For Your Age...
As a spectator I hardly noticed.
It wasn’t until I joined the team of BBC 5 Live in the media tribune, put on my headphones and adjusted my mic that it became clear to me.
The story of these Champs was going to be about the youth…
Sacramento, California 2004
It was the Olympic Trials. Even though I had just won the USATF Junior national meet with a jump of 6.60 and earned a spot to compete at the Jr. World Championship in Grosseto, Italy my coach decided to take me to the US Olympic Trials instead.
The intention was never to actually make the Olympic team.
The mission was to learn how it would feel to compete against athletes who were better than me and to see how well I maintained my composure in doing so.
I made the long jump final.
And some of the older jumpers were fussing over me.
And Marion Jones, after one of my albatross-like landings, tried to wipe the sand off my face for me…
And I looked at her like she was crazy.
She saw me as just a young athlete.
I saw her as a target.
Helsinki, Finland 2005
I jumped a personal best in qualifying to earn and automatic spot into the long jump final.
I had NEVER been in a meet where you had to qualify on one day, then take a day off and then come back and make the final.
I was a nervous wreck.
I would be going head to head with Tatyana Kotova, and Eunice Barber, Concepcion Montaner, Grace Upshaw, and Nadie Gomes to name a few.
Plus, my mother (who probably didn’t think this through) told me to watch Rocky IV for motivation.
So I did…
And I became convinced that I was going to get my ass handed to me on a silver platter….
But I won…
And it was somebody else who pointed out my age to me.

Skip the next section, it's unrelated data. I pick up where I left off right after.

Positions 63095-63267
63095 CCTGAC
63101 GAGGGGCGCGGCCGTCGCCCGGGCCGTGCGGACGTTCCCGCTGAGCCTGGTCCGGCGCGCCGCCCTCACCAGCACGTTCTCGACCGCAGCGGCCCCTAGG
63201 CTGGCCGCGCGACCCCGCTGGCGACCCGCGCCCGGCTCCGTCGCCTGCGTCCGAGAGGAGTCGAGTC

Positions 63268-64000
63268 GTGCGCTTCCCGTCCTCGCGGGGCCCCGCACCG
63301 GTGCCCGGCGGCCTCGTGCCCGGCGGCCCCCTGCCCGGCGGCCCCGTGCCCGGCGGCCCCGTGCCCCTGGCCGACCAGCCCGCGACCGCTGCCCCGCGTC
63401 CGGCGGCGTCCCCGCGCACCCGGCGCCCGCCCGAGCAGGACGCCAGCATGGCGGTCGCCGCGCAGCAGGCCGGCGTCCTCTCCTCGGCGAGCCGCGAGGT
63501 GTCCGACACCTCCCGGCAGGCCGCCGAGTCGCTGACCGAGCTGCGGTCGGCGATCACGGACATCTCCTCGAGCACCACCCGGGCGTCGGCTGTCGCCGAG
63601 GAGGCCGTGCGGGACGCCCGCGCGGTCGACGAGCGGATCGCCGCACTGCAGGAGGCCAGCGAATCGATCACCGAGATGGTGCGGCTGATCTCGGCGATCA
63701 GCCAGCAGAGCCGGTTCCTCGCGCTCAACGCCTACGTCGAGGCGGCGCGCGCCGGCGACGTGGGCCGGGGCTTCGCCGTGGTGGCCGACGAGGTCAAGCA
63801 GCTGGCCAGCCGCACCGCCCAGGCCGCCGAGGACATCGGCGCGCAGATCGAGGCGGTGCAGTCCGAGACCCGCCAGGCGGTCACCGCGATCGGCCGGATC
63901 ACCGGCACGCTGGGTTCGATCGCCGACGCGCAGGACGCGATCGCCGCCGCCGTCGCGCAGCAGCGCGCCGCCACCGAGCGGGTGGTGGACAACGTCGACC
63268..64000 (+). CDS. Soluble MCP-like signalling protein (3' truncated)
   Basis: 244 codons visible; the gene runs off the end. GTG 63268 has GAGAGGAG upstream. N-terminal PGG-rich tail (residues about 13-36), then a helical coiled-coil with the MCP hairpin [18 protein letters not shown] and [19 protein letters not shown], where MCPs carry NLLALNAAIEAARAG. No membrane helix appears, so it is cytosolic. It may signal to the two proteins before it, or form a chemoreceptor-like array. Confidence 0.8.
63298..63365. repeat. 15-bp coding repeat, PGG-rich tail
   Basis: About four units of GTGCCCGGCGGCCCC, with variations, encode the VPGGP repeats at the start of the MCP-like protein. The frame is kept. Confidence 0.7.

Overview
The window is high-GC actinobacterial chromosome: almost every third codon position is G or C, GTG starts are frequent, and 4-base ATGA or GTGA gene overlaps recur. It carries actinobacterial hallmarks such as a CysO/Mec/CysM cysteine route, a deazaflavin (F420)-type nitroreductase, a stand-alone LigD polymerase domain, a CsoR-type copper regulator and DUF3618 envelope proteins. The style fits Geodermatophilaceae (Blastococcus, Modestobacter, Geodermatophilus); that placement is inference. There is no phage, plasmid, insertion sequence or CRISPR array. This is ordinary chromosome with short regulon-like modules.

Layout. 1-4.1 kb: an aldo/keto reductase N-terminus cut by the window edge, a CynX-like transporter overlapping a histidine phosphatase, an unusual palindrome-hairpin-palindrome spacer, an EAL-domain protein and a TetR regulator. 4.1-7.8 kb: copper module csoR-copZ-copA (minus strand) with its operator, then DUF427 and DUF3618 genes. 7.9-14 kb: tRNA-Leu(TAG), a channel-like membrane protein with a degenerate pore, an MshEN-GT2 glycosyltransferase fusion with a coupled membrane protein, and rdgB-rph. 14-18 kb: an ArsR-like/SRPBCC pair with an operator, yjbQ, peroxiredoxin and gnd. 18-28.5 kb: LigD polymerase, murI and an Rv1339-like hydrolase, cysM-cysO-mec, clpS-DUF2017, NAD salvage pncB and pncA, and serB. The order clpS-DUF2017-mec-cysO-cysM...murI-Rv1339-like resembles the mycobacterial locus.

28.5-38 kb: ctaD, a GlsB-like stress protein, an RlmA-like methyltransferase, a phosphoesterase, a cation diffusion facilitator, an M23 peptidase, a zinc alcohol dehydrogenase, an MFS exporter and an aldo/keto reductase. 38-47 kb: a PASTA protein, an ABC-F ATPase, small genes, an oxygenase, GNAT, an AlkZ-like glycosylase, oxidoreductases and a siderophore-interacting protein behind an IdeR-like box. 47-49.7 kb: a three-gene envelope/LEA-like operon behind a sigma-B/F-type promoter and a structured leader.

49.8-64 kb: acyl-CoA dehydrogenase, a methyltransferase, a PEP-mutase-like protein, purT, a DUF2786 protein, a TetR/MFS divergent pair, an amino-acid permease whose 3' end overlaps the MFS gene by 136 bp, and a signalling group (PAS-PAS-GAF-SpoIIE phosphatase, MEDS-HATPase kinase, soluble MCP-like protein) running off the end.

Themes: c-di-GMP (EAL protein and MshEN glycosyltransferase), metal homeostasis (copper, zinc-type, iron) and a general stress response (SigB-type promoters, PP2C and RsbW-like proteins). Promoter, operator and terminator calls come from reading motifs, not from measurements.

I was just the world champion.
And that title required no additional modifiers.
Berlin, Germany Last Week 2018
It’s interesting being a spectator at a huge event such as this. In the stands you don’t have access to the commentators, or the analysis. You’re left to interpret what you’re seeing in whatever way suits you.
That is until you get online, or turn on the tv for the post race show.
On the night that Jacob Ingebrigtsen won the 5,000 meters the story was about the remarkable double by someone as young as he is.
When Dina Asher-Smith won the 200 the story was about how she was young enough to be able to put British sprinting back on the global map for years to come.
Mondo Duplantis’ 6.05 vault was incredible to witness…and the story became conjecture about him inevitably breaking the world record…because you know…
he’s already at 6.05
at his age.
And so I began to think…(no surprise there right?)
and was subsequently amused that
may be the only place where telling someone they are phenomenal…
for their age
is a compliment.
I asked someone I trust why it bothers me so much to hear people talk about age the way they do. He told me it’s because I’ve been BOTH the young athlete who had other people’s expectations of her career trajectory laid at her feet…
because I’m now a thirty plus year old athlete who, knowing there’s a lot left in my tank, has other people’s lack of expectations about what’s left of my career laid at my feet and reflected in my bank account too.
It annoys me because I know that physics doesn’t give a f**k about age.
where “a” does NOT stand for AGE in this equation.
If you bring the right size pole to the vault, you run down the runway the way you know you should, execute your takeoff the way you know you need to, contort your body in the air the way you know you should…you clear 6.05… right?
Physics will never say (not that it can “say” anything but you know what I mean)…
Physics will never “say,”